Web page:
Paul Taylor always puts together programs that juxtapose his dances in ways that allow his ideas to rub up against each other. They are as carefully composed as a gallery of paintings, curated along certain thought-lines. Now in his 80s—this is his company’s 58th year—Taylor is still an active dancemaker. He can place his newest work in relief against explorations of related themes, chosen from across the decades. For the Paul Taylor Dance Company’s appearance at the 2012 American Dance Festival in the Durham Performing Arts Center July 20-21, the program might have been called “Theme and Variations on Sexual Attraction.”
It opens with Aureole, from 1962. The three women and two men, all in white, frolic to Handel (from Jephtha, and the Concerti Grossi in C and F) against a blue backdrop in glowing gentle light, miming the games and rituals of dawning sexuality. They are light, skipping and jumping, yet the steps always have the characteristic Taylor drag or friction that testifies to earthy groundedness. It’s open, flirtatious, teasing—full of potential and noble intentions. If you need an image for “noble,” simply look at Michael Trusnovec when he kneels, one leg stretched back, and opens his arms. On the 20th, he was magnificent in every posture of strength and every moment of graceful motion. Aureole is so beautiful, so complete in what it is, and so perfectly bound to the music, that I get quite blissed out by it. Sort of like falling in love.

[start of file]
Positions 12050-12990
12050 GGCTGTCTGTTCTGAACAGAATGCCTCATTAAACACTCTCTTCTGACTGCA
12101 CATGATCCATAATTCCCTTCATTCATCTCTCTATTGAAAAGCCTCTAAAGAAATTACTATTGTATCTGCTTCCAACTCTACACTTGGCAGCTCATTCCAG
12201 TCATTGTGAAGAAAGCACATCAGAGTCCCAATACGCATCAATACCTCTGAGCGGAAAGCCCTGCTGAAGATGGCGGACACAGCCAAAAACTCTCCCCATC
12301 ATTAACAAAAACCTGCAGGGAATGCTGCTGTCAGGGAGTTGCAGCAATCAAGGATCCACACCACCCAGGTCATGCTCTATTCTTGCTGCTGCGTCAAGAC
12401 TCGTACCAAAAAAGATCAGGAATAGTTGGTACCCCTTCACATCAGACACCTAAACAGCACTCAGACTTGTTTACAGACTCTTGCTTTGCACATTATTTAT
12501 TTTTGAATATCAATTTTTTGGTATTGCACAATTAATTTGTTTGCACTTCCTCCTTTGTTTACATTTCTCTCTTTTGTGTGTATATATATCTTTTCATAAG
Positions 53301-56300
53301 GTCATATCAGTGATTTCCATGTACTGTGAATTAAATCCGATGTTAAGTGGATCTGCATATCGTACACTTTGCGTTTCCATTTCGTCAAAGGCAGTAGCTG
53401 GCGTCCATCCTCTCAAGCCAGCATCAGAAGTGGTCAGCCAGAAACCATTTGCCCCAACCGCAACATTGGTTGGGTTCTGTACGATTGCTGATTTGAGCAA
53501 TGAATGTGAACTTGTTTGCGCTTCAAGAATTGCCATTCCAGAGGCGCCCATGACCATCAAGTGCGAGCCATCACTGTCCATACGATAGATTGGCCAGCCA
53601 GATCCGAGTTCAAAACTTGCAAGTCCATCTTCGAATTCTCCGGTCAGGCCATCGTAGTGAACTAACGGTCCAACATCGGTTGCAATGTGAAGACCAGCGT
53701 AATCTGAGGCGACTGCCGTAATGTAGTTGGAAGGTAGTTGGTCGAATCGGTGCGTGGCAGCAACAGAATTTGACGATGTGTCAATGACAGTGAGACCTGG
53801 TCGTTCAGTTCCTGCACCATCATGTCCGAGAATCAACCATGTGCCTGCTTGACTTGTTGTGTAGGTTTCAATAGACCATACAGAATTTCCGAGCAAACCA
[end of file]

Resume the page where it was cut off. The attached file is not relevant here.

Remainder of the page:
From there, Taylor launches us over to the dark side of lewd lust in the grotesque Big Bertha, one of what I think of as his Americana dances. There is nothing noble here. It’s lust, power, despoliation, violence, degradation. Only regular stuff, not the stuff of dreams. Needless to say, it’s very disturbing, and placing it right after the immaculate Aureole only magnifies its brutality.
Even though it followed an intermission, the new work Gossamer Gallants seemed a little tainted by Big Bertha. When it began, though, I thought for minute the ghost of Pilobolus Past had risen—all those acid green Lycra glowworms and dark-marked fireflies rushing around in pulsing groups. It’s Taylor for sure, though: We see the insects in sexual display, sexual pursuit and sexual predation. The basic message seems to be, their DNA makes them do it. It’s all very lively, with lots of nice dancing (some ritual bits reminiscent of Aureole), but with a deathy edge. In the end the females kill the males. One, who did not mate with a female, scuttles away at the end. Hmmm. However, just like real fireflies, Gossamer Gallants is awfully fun to watch.
Finally, we come to knowledgeable, controlled lust, ritualized and drawn out for mutual pleasure, in the 1997 Piazzolla Caldera, set to tango music by Astor Piazzolla and Jerzy Peterburshsky. It was gorgeously danced on the 20th, really charged and steamy, so that it became more than a dance about tango dancing. Michael Trusnovec was electric, almost incendiary. Every year, I think: this is it, this is Trusnovec at the peak of his prime, but each year he is better, embodying Taylor’s complex ideas with ever greater precision, clarity and passion.